DESCRIPTION OF THE PREFERRED EMBODIMENT

In describing the invention, the structure will first be described. Thereafter, the operation will be set forth.

Referring to FIG. 1, an automatic corkscrew C constructed in accordance with this invention is shown. Corkscrew C is supported by a base plate 14. Base plate 14 includes a bottle neck clamp 16. Overlying and attached to base plate 14 is a bottle stop pate 18. Bottle stop plate 18 has a bottle stop 20 attached thereto. As will be more apparent in the operation section of the specification, bottle stop 20 receives the lip of a bottle neck 22, preventing the bottle B from moving upwardly, while clamp 16 grips the neck 22 of the bottle, preventing transverse movement. It is from this braced disposition that the cork K is extracted.

It is necessary that the upper plate 24 be supported relative to the base plate 14. Side plates 25, 26 accomplish this function.

A guide shaft 29 and a ball screw 28 enable a platform P to move towards and away from bottle stop 20. Simply stated, a reversible motor M drives a ball screw shaft 29. Shaft 29 has following ball screw nut 30 on platform P follow threads on shaft 29. Upward and downward movement of platform P can occur.

Upper plate 24 supports reversible motor M. Motor M includes a rotating drive shaft 42 having a first drive gear 44 attached thereto. Drive gear 44 powers a reduction gear train G, resulting in the transmission of power to auger A and platform P.

First drive gear 44 powers a reduction gear set 45, 46. Gears 45, 46 are fastened together and rotate on a bearing surface 48 at the upper end of guide shaft 29. These gears reduce the shaft speed of motor M.

Finally, platform drive gear 50 meshes with gear 46 to provide rotation to threaded shaft 29.

Auger A is rotatably mounted in platform P at bearing 55. It is necessary to drive platform P along the frame F. Such movement occurs downwardly towards bottle B for insertion of the auger A into cork K. Movement of the platform must occur upwardly and away from bottle B for extraction of the cork K.

Auger A must be rotated during its downward movement. Consequently a platform drive sprocket 50 is keyed to threaded shaft 29. Drive sprocket 50 through chain 51 rotates auger sprocket 52.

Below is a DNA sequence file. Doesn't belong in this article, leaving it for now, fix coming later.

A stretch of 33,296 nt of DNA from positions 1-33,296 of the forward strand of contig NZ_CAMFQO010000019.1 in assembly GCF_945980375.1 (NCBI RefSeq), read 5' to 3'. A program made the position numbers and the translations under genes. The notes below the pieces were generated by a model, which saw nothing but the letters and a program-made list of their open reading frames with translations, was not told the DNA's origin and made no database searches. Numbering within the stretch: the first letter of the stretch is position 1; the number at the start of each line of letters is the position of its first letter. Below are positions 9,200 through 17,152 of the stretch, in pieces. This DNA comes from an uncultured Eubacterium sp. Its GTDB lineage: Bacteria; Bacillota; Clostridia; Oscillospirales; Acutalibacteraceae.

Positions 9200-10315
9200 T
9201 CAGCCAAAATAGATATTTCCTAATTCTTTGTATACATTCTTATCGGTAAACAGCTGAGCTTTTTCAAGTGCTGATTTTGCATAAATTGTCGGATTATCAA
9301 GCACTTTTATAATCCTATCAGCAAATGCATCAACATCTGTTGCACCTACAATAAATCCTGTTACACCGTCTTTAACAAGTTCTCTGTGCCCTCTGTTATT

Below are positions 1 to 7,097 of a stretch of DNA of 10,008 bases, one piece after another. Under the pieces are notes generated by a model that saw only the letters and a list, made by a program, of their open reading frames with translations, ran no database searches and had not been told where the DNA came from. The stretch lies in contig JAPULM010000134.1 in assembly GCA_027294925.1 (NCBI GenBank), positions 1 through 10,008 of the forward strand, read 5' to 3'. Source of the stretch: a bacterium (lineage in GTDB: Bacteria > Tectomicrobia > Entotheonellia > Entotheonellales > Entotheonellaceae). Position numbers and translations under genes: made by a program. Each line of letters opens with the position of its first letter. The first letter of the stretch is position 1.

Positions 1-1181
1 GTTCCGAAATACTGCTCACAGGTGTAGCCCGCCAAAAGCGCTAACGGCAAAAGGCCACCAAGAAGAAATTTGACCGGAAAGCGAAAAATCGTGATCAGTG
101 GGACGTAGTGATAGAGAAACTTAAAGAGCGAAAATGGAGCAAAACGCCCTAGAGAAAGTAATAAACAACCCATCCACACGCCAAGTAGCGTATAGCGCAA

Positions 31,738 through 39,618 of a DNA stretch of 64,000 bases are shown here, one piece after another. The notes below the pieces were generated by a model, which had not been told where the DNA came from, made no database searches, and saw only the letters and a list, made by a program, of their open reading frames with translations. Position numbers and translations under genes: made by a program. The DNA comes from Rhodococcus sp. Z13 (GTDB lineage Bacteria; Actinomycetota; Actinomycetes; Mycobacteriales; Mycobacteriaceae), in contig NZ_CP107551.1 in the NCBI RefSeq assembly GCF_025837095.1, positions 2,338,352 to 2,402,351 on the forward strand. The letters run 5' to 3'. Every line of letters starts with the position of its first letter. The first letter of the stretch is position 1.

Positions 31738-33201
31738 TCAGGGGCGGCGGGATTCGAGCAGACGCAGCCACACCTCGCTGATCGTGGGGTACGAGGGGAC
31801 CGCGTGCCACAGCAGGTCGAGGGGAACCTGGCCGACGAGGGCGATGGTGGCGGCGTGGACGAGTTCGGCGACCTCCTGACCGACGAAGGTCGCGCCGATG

During descending movement of platform P, auger A will penetrate cork K. When auger A penetrates cork K, it is necessary that the auger rotate.

Rotation of auger A during descending movement of platform P can be easily understood.

The gearing of respective sprockets 50, 52 is carefully selected with respect to the pitch of the flight 80 on auger A. Specifically, the auger flight 80 penetrates the cork at the same speed as the platform P descends. Thus, when the auger A penetrates the cork K. there will be no relative movement of the cork K.

The movement of extraction poses a different circumstance. Specifically, auger A must remain stationary with respect to cork K while platform P is raised.

A one way slip clutch 81 couples the auger A to sprocket 52. Clutch 81 engages the interior of sprocket 52 in a conventional manner. As it is apparent that reverse rotation of threaded shaft 29 is necessary for platform P to ascend, upon such reverse rotation, clutch 81 disengages sprocket 52 from auger A, enabling the auger to remain stationary with respect to cork K as platform P ascends.

Removal of the cork from auger A is done by hand. Specifically, the cork K on auger A is grasped, the lower portion of the clutch held steady in the hand, and the cork is unwound from the auger A.

The bottle clamping assembly and motor switching circuitry of the preferred embodiment will now be described. Bottle neck clamp 16 comprises bottle gripping jaws 158 and 159 which pivot about a mounting post (not shown) attached to base plate 14.

Initial operation of the extractor may be understood with respect to the schematic of FIG. 3. This operation is initiated by the twisting of shaft 200. This twisting of the shaft 200 causes the bottle neck 22 to be gripped by opposed jaws 158, 159 and also starts motor M.

Jaws 158 and 159 each have an arcuate portion 205, 206 respectively which is disposed towards the bottle neck 22. These arcuate portions are supported on bar shafts 207, 208. The bar shafts 207, 208 are captured interior of a U shaped block 210 and a shim block 212. These two blocks cause bar shafts 207, 208 to move towards one another when shaft 200 is rotated. This movement is the direct result of the rotation of wings 214 attached to shaft 200. Such action is readily understood.

Presuming that shaft 200 rotates clockwise, upper wing 214 will contact the inside edge of U-shaped block 210. This contact will occur on that side of the U-shaped block that is remote from bar shaft 207. The U-shaped block will move in the direction of arrow 218.

When movement of the U-shaped block occurs, the opposite side of the U-shaped block will move toward bar shaft 207. Bar shaft 207 will be forced inwardly. As a result, arcuate portion will likewise be forced inwardly. Gripping of the bottle neck 22 on one side will occur.